Sunday, March 26, 2000

NCAA NOTEBOOK


Spartans among elite now

BY MIKE DeCOURCY
The Cincinnati Enquirer

        AUBURN HILLS, Mich. — Michigan State coach Tom Izzo wanted to make his program part of the college basketball elite, and to get there he scheduled every other elite team that would agree to play this season.

        So the Spartans faced North Carolina, Kentucky, Arizona, Connecticut and Kansas in the non-league portion of their schedule, and Saturday they arrived in the company of those programs by achieving something only the best teams do: a second consecutive NCAA Final Four appearance.

        The Spartans became the eighth team since the advent of the 64-team tournament in 1985 to reach the Final Four in consecutive two years. Kentucky did it three straight years from 1996-98. Duke did it five times from 1988-92. Georgetown counts in that collection, making it in 1985 after also getting there in a 52-team field in 1984.

Favorite sons
        Michigan State is the only No.1 seed to make the Final Four, which saved this from becoming the first tournament since 1980 to proceed without a top seed.

        The Spartans have been expected to reach Indianapolis since well before the season, when publications such as Dick Vitale's College Basketball Yearbook, The Sporting News and the Blue Ribbon College Basketball Yearbook declared them to be preseason No.1.

        They were not at the top of the initial preseason poll, however, because point guard Mateen Cleaves began the year missing 13 games with a broken foot. Because they lost four games without him and three games in the Big Ten, the Spartans never received the No.1 ranking. But they've been considered tournament favorites by a number of analysts since Naismith Trophy winner Kenyon Martin of the Cincinnati Bearcats was injured earlier this month.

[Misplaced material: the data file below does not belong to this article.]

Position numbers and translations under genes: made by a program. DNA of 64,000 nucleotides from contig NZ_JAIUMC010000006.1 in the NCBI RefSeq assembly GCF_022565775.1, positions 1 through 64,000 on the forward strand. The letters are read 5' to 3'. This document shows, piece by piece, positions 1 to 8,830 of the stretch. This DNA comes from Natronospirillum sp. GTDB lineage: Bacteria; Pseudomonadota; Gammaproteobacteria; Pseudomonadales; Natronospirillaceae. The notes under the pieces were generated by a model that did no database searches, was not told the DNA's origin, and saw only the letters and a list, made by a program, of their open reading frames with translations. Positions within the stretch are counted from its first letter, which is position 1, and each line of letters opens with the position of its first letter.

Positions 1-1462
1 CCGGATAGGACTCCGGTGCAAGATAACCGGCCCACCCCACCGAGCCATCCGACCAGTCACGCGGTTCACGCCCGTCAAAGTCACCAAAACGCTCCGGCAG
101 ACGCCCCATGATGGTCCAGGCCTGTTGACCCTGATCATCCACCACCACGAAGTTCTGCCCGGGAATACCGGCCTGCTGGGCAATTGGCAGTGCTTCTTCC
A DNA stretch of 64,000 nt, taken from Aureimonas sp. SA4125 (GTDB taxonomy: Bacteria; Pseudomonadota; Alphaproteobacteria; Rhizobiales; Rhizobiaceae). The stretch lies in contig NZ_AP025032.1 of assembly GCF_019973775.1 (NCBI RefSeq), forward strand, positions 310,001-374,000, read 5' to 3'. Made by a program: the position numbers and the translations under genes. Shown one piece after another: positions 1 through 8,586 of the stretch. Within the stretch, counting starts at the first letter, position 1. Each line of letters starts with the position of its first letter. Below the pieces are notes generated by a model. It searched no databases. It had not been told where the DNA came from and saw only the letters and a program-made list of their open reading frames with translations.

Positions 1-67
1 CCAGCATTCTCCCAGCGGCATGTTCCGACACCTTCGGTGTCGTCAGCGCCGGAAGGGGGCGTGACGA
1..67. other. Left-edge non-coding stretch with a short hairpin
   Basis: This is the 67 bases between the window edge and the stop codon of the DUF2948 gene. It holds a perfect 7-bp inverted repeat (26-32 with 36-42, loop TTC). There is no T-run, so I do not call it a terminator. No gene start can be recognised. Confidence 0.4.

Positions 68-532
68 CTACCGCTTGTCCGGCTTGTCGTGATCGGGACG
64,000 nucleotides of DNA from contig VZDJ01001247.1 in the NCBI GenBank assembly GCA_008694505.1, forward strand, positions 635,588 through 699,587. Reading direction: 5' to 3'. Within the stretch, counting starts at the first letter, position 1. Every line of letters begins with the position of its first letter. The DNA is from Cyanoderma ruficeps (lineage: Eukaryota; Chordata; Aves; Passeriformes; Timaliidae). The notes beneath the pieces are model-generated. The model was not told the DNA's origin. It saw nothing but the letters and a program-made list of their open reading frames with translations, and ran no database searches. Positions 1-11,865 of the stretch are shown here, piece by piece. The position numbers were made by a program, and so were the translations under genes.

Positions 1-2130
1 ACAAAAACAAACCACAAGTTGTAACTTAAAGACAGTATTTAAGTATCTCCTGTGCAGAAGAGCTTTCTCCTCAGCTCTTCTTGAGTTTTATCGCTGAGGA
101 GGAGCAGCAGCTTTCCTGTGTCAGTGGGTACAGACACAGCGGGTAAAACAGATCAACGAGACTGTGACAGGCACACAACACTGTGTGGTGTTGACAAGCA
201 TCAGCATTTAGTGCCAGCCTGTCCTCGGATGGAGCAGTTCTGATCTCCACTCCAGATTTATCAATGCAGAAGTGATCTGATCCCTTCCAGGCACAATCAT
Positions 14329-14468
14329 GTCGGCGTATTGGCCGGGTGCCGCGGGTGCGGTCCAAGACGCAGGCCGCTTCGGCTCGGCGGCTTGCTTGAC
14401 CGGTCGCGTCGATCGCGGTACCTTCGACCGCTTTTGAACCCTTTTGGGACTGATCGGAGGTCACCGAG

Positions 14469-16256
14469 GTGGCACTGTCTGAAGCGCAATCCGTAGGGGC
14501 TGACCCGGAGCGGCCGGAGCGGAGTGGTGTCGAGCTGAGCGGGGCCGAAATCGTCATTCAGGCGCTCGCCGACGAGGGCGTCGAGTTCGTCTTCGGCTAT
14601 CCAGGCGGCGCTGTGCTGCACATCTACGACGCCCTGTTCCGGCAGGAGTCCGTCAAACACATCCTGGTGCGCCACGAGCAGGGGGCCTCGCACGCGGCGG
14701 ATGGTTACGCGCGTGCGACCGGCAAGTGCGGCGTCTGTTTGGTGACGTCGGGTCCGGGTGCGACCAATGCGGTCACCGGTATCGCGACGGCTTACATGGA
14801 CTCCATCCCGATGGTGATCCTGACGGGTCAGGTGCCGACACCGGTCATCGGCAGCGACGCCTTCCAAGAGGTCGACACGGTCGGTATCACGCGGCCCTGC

“The pressure has been there since the first magazine came out,” Izzo said. “We worked through that, battled through injuries. These guys deserve what they got.”

Track stars
        Since center Paul Shirley was injured in a Feb.22 game against Texas, Iowa State's starters consumed 1,982 of the available 2,100 minutes of playing time. That's more than 90 percent.

        In the Cyclones' first two NCAA Tournament games, coach Larry Eustachy did not substitute. Remember that when you hear a team suggest it dropped out of the tournament as the result of insufficient depth.

        He was forced to use Shirley more against Michigan State because the Spartans effectively enforced their size advantage inside. Shirley played 16 minutes, his longest stretch since Feb.16.

Fizer talk
        Iowa State All-American forward Marcus Fizer scored a combined 31 points in his final two NCAA Tournament games; that's 15 below his average. Before arriving in Auburn Hills, he gad scored 20 or more in 12 of his previous 14 games.

        The defensive game plan that called for the Spartans to double-team him when he got the ball on the baseline led Fizer to attempt six of his 15 shots from beyond the 3-point line. He missed all but one. He was 5-of-9 on inside attempts and got no offensive rebounds.

        “I don't think they gave us fits,” Eustachy said. “They're very talented, and they're athletic and they're big. It's tough to score over big, athletic, talented guys.”

Numbers game
        Michigan State-Iowa State was the only regional final in the 2000 tournament between a No.1 seed and a No.2. There were none in 1999, but two in each of the tournaments from 1995-98.

        • The Spartans reached 30 wins for the second consecutive season — and only the second time in school history — by beating Iowa State.

        • Michigan State has won 18 of its past 23 games against teams ranked in the Associated Press poll. Iowa State was No.7 in the final AP poll, Michigan State was No.2.

        • This was Iowa State's first appearance in a regional final since the tournament expanded to four regions in 1956.

       



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